The leg portions 54 a and 54 b can also include a free end 55 a and 55 b respectively that is operatively disposed in a seat 56 formed on each of the housing portions 21 and 22. The seat 56 can comprise an annular wall molded into the housing portions 21 and 22. The annular wall can create a cavity that can hold a spring of bias member 59 or other bias member. The free ends 55 a and 55 b of each of the leg portions 54 a and 54 b can be disposed in the seat or seats 58 and through the spring 59.

Referring particularly to FIGS. 10 and 11, there can be stop portions 60 a and 60 b extending away from an inner surface of each of the leg portions 54 a and 54 b respectively. Each of the stop portions 60 a and 60 b can be positionable between an engaged position, where they are engaged with the teeth 44 a or notches 44 b to stop movement of the spool 41 in either the first direction or the first and second directions respectively, and a disengaged position where they are confronting the spring or bias member 59 that can move them from the disengaged position toward the engaged position.

In the embodiment having a spool 41 with teeth 44 a, the stop portions 60 a and 60 b, engaged with the teeth 44 a, stop rotation of the spool 41 in at least a first direction such that the bungee cord 50 is prevented from being withdrawn from the housing 20. In this embodiment, the bungee cord 50 is still free to be automatically retracted into the housing 20. The stop portions 60 a and 60 b are free to move over the teeth 44 a to allow automatic retraction of the bungee cord 50 into the housing 20.

In the embodiment having a spool 41 with notches 44 b, the stop portions 60 a and 60 b stop rotation of the spool 41 in the first direction and in a second direction when they are disposed in the notches 44 b. In this embodiment, the bungee cord 50 will remain in its state until the user decides to permit the bungee cord 50 to be drawn into or retracted out of the housing 20.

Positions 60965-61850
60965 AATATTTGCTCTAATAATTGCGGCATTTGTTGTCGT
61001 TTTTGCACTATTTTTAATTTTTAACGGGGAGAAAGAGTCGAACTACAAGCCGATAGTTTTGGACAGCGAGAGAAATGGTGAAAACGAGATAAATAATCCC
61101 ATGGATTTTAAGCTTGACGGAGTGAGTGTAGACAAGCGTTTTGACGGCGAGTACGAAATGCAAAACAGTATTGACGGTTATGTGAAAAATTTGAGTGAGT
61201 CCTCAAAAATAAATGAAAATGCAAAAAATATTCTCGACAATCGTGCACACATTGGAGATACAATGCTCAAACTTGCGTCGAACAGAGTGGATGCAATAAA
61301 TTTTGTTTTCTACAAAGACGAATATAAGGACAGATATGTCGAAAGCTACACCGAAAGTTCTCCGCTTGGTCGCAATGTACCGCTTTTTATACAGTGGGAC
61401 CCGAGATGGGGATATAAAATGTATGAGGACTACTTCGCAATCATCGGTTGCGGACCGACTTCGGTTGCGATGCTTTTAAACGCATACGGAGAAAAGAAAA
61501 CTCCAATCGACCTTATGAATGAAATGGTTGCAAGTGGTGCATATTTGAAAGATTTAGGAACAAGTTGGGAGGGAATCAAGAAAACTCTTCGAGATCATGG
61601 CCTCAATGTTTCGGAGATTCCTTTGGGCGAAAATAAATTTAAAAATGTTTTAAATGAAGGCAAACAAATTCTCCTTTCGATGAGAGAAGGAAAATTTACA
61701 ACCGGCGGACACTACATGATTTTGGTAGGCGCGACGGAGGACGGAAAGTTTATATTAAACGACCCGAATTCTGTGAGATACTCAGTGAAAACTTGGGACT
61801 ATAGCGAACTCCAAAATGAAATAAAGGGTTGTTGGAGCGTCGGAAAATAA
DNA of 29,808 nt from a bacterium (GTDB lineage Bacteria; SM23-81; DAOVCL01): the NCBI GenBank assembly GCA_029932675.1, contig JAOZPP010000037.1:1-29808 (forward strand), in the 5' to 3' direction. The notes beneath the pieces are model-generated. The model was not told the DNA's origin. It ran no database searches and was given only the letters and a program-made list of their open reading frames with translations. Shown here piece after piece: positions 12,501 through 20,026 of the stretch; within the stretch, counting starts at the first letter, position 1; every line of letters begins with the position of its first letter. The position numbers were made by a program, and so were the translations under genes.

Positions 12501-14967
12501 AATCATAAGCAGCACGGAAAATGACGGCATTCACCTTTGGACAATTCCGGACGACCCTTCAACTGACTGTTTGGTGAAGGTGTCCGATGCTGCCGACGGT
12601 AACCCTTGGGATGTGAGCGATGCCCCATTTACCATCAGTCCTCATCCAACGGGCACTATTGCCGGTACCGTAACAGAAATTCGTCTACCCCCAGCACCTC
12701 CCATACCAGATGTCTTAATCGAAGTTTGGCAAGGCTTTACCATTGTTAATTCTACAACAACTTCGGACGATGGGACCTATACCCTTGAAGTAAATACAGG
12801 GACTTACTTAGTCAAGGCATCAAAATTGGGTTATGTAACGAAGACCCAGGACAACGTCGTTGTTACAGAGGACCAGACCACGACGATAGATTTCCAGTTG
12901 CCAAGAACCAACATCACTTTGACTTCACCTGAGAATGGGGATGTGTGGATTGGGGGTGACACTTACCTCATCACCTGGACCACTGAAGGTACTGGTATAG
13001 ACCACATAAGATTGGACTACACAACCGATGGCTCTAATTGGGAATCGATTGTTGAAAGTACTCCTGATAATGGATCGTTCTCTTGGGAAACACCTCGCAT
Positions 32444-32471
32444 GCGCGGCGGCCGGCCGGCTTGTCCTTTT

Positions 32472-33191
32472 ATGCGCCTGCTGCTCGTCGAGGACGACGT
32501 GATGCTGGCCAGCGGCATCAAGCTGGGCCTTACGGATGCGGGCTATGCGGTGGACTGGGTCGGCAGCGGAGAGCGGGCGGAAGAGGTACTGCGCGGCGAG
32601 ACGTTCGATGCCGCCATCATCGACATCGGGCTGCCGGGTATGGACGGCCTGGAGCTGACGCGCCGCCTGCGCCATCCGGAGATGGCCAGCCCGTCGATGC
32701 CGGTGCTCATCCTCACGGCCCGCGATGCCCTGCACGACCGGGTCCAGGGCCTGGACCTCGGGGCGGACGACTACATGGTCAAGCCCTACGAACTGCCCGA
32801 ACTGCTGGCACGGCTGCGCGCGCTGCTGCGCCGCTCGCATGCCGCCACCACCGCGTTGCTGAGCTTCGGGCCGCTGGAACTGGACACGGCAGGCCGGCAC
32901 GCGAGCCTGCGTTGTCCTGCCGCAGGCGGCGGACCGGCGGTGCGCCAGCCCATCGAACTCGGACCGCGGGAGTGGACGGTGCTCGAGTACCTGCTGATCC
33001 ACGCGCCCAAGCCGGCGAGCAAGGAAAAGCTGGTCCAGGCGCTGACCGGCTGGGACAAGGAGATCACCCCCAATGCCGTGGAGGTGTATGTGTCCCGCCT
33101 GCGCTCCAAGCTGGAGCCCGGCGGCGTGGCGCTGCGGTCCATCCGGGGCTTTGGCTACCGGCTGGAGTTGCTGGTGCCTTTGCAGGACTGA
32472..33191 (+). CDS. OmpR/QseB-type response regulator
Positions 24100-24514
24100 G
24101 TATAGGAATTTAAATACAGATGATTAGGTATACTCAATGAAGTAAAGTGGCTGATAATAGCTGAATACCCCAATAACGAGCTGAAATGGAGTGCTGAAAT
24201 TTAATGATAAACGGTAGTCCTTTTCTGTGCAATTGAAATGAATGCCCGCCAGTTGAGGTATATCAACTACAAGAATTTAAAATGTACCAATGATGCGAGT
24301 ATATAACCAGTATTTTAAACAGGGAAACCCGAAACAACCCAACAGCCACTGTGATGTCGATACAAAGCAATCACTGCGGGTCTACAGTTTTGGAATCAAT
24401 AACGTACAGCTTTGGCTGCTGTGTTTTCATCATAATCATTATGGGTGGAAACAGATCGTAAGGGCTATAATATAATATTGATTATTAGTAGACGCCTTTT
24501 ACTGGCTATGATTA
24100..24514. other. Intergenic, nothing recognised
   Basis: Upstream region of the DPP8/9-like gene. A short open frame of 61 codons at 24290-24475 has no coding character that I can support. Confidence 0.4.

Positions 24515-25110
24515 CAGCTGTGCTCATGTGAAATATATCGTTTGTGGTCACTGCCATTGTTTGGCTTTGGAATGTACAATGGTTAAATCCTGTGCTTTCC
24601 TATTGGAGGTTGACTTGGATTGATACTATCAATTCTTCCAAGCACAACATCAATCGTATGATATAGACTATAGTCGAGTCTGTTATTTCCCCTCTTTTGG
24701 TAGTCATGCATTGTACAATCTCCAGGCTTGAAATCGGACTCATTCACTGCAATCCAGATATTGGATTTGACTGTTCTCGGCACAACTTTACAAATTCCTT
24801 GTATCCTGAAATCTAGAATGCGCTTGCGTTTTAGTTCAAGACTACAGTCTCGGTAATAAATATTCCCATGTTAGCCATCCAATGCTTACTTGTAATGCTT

In both embodiments the ratcheting mechanism 40 must be disengaged to withdraw the bungee cord 50 from the housing 20. To facilitate disengagement a connector portion 62 extends between and connects the leg portions 54 a and 54 b of the control arm 52. A button 64 operatively disposed in the housing 20 can be in operative engagement with the connector portion 62 to move the stop portions 60 a and 60 b of the leg portions 54 a and 54 b into and out engagement with the spool 41. To disengage the stop portions 60 a and 60 b of the control arm 52, a user pushes on the button 64, which causes the stop portions 60 a and 60 b to move away from or out of the teeth 44 a or notches 44 b and toward the seat 56. A bottom surface of the stop portions 60 a and 60 b can then confront and compresses the spring 59. With the stop portions 60 a and 60 b disengaged, the spool 41 is free to rotate in both directions. After the button 64 is released by the user, the tension in the spring 59 is released forcing the stop portions 60 a and 60 b toward engagement with the teeth 44 a or notches 44 b. Once engaged, the spool 41 will only rotate as described above depending upon if there are teeth 44 a or notches 44 b.

Referring to FIGS. 7A-7C, guide rails 66 may be formed or attached to the inner surface of the housing portions 21 and 22 to guide movement of the leg portions 54 a and 54 b. The guide rails 66 can consist of spaced apart protrusions, knobs, rails, and the like. So long as the guide rails 66 prevent lateral movement of the leg portions 54 a and 54 b, any shape may be used.

Continuing with FIGS. 7A-7C, in some embodiments, there can be at least one guide pin or eyelet 68 operatively disposed in the interior 23 of the housing 20 to guide the bungee cord 50 through opening 26. Guide pin 68 can include a rotating sleeve mounted on a pin that is formed on or attached to an inner surface of the housing 20. As illustrated in FIGS. 7A-7C, the guide pin 68 is preferably positioned adjacent to opening 26.

Attached to the free end of the bungee cord 50 can be a hook 70 for attaching to a loop or other type of securing device/structure. Any typical hook 70 that can be secured to the free end of the bungee cord 50 can be used. In one example embodiment of the invention, hook 70 comprises an adjustable hook that can be adjusted depending upon the hook size needed. In this embodiment, the hook 70 includes a plurality of interlocking joint segments that can be articulated with respect to adjacent segments. If needed a user can articulate the hook 70 to form a loop or the user can wrap the hook 70 around any structure.